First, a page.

Maximum efficiency is all well and good, when a task is mind-numbingly predictable. But in the real world, if you're trying to do something important — which by definition means that the job and the environment are unpredictable — then it's vital to have overqualified people on a project. They're the ones who will bring creativity to bear, and thus save the ship, when a sudden crisis hits the fan. They're also the ones who will have mental "engineering reserves" available in ordinary circumstances, so that they can keep up with all the usual work and still have headroom to think about improvements to the system.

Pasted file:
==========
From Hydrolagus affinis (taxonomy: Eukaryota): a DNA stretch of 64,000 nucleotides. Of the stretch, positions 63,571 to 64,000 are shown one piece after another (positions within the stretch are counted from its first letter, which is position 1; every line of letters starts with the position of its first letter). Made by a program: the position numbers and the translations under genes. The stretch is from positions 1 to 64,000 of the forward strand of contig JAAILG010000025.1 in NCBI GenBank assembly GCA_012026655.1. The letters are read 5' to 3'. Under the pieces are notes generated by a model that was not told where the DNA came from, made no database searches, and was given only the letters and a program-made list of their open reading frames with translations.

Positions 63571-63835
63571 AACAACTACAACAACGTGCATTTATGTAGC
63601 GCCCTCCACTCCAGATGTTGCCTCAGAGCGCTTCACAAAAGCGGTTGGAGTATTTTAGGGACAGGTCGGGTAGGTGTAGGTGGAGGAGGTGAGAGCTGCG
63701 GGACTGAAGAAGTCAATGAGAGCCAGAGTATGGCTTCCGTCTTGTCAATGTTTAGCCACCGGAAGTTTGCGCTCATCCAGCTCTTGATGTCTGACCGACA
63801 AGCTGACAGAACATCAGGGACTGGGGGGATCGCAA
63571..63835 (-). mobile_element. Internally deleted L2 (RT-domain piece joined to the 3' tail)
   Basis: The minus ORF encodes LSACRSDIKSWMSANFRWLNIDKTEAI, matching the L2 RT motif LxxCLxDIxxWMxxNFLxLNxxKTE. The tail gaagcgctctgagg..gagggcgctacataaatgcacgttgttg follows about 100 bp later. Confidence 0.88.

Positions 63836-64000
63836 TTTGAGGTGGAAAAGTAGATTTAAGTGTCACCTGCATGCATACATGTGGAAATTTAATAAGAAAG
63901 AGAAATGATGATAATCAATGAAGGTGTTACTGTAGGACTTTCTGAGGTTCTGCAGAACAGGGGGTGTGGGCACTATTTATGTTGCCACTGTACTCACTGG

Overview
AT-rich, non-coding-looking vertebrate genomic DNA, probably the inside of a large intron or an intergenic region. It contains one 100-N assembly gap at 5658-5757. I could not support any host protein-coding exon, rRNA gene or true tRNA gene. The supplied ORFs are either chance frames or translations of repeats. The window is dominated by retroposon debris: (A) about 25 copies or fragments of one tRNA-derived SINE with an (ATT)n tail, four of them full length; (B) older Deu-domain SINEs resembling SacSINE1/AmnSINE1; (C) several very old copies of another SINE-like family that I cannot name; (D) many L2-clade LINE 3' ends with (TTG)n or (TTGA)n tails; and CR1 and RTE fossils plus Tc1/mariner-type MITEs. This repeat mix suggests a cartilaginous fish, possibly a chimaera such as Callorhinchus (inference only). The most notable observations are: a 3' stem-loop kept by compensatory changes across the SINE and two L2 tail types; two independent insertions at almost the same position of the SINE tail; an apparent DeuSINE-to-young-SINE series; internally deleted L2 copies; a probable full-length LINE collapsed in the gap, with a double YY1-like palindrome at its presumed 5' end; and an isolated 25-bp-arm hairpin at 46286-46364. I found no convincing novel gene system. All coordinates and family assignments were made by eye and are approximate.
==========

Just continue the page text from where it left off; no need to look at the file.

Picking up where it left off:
Yeah, they're obnoxious, disrespectful, and tough to manage. They look like lazy bums most of the time. You've gotta pay them too much. Your boss will complain.

But the more critical a mission is, the more grossly-overqualified a crew you'd better assemble, if you want to succeed.

(see also OneDeep (15 Nov 1999), ProjectManagementProverbs (2 Jun 2002), ... )

TopicOrganizations - 2004-03-04

(correlates: TruckNumber, SmallIdeas, Comments on UK Runner's World, ...)